Better things are coming (Series Title)
- Genesis 6:1-8
- 1 Peter 3:17-22
There are days in the life of a minister that he needs to hide his pride in his pocket and admit that the Bible sometimes is not altogether easy to preach. Today is one of those.
The readings for today come from two passages many theologians interpret in many different ways. I pray that God will give me the grace to be a help rather than a hindrance. We need to pray that the victory of Christ will be seen, and that all the glory will be his – even through our meditation on these two paragraphs.
The victory of Christ
I titled this sermon “Christ’s victory: all enemy defeated”, because the context of 1 Peter 3, especially verses 17-22, is about the victory of Christ through his cross and resurrection. Let’s just recapture:
For Christ also suffered once for sins, the righteous for the unrighteous, to bring you to God. He was put to death in the body but made alive in the Spirit. (1 Peter 3:18, NIV)
There is victory in this verse. He died but was brought back to life. It takes us back to chapter 1:
For you know that it was not with perishable things such as silver or gold that you were redeemed from the empty way of life handed down to you from your ancestors, but with the precious blood of Christ, a lamb without blemish or defect. (1 Peter 1:18–19, NIV)
Of another verse in chapter 2: 1 Peter 2:4 refers to the truth that we have come to Him, and then Peter says:
“See, I lay a stone in Zion, a chosen and precious cornerstone, and the one who trusts in him will never be put to shame.” (1 Peter 2:6, NIV)
We have come to Christ, and Christ, according to our verse in 1 Peter 3:18, through his death and resurrection He takes us to the Father. His vicarious, or substitutional work not only takes us to God, but is the anchor for us in difficult times.
The cross and the open grave
Peter is addressing people who knew better things were coming in eternity, but the here and now of their struggle against those who reject them because they rejected Christ, cause them a lot of suffering. And Peter now wanted them to not only follow the example of Christ by being submissive, but to see the victorious Christ who, according to the last verse in this chapter, has all powers and authorities in submission to Him.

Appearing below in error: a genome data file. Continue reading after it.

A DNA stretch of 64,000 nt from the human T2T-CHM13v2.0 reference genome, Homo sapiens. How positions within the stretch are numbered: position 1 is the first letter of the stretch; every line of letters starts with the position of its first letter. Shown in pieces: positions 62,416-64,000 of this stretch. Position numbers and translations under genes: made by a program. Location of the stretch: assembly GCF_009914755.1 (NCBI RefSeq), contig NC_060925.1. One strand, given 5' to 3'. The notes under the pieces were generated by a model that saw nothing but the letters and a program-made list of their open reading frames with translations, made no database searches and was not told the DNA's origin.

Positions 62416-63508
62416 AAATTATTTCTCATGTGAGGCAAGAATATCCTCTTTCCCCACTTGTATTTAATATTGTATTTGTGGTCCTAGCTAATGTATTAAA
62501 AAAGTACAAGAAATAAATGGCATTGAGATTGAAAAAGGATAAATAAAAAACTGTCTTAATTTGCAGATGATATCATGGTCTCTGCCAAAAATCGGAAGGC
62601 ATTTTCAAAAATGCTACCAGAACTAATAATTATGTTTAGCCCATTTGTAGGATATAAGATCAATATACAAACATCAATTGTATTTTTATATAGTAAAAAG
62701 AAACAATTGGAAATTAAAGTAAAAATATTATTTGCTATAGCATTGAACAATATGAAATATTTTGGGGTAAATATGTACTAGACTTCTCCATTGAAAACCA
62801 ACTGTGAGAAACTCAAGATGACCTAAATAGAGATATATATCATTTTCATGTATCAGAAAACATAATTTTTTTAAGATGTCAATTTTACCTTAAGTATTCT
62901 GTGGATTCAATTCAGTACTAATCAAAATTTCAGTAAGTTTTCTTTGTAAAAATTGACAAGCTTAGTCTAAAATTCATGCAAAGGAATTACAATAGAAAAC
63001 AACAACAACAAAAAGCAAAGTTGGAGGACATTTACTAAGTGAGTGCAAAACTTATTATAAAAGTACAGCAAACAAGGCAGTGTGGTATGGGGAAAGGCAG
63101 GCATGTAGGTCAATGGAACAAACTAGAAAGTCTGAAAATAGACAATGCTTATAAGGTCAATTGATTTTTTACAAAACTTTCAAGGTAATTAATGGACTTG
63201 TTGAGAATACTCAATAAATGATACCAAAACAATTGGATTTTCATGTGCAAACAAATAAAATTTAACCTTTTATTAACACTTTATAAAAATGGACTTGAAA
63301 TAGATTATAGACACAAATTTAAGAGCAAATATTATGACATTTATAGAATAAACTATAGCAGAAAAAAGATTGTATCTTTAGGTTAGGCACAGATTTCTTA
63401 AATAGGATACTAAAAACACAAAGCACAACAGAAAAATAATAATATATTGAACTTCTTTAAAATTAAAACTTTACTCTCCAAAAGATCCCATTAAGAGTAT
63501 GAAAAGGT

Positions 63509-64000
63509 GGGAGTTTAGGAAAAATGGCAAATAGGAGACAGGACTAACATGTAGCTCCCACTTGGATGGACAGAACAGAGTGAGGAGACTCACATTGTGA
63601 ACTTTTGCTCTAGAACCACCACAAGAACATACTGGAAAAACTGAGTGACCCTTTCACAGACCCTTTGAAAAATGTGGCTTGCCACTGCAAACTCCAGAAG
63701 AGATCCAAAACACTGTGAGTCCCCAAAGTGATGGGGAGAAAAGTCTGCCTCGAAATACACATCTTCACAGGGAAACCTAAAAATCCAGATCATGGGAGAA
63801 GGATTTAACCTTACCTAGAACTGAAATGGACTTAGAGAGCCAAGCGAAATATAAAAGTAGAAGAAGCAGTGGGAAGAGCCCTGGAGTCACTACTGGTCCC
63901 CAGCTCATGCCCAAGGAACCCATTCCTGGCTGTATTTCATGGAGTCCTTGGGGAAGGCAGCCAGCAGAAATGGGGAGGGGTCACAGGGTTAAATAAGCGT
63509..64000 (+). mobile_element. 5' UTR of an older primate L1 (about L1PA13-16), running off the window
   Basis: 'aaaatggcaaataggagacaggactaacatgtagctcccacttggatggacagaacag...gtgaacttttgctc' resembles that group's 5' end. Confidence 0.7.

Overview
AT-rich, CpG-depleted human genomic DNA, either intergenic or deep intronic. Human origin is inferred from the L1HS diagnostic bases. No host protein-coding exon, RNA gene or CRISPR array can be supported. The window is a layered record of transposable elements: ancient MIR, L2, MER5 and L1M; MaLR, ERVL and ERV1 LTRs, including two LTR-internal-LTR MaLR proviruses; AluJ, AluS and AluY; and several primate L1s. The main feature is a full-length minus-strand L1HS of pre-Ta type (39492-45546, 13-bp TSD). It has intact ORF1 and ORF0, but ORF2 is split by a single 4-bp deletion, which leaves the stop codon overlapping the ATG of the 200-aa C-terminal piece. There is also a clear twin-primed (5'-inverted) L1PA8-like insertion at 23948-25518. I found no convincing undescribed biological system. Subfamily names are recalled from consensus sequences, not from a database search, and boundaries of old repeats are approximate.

Peter mentions something in this section which is not easy to understand. Let’s read verses 19-20 again:
After being made alive, he went and made proclamation to the imprisoned spirits—to those who were disobedient long ago when God waited patiently in the days of Noah while the ark was being built. In it only a few people, eight in all, were saved through water, (1 Peter 3:19–20, NIV)
This fact of the ministry of Christ in not mentioned elsewhere in the Scriptures. It seems at first sight if this may be mentioned in chapter 4:6:
For this is the reason the gospel was preached even to those who are now dead, so that they might be judged according to human standards in regard to the body, but live according to God in regard to the spirit. (1 Peter 4:6, NIV)
The end of this verse however refers to people who were dead but now live in regard to the spirit. I have however no final resolution on this verse, because there are more than one way to interpret this verse. We will get there next time we continue with 1 Peter.
So the question is, when did Christ go and preach to whose spirits are kept in prison, who were they, and what did He proclaim to them?
Sin, rebellion and destruction
Our verse refers to those who lived in the days of Noah, those who were disobedient, despite the patience of God to see them repent and be saved.
Let’s go to Genesis 6. The first problem we walk into is the reference to “the sons of God who married the daughters of men.” Who were the “sons of God” and who were the “daughters of men”?
Let’s just go back a chapter or two in Genesis. After the death of Abel and the tragic life of Cain who became a refugee, Adam and Eve had more children. Seth was born to them. There is an interesting statement in chapter 4:26:
At that time people began to call on the name of the Lord. (Genesis 4:26, NIV)
Then in chapter 5:3 we read:
When Adam had lived 130 years, he had a son in his own likeness, in his own image; and he named him Seth. (Genesis 5:3, NIV)
If we read these two verses together within the context, it seems not impossible to deduce that and Enosh worshipped the Lord, and that they could be known as “sons of God”, or children of God. As time went by and people increased on the face of the earth, some departed from the Lord in sinfulness. It is not impossible to think that some actually started to intermarry with the offspring of Cain. The expression “they married whom they chose” in 6:3 may indicating that man’s own choice, rather than the choice of God of who he could marry was his own standard.
It does not take long before a godly family can go astray and become worse than the worst. Old Eli was a god-fearing man to begin with, but his two sons were evil to the bone. David walk with the Lord, Solomon deviated somewhat, and his son rejected the fear of the Lord.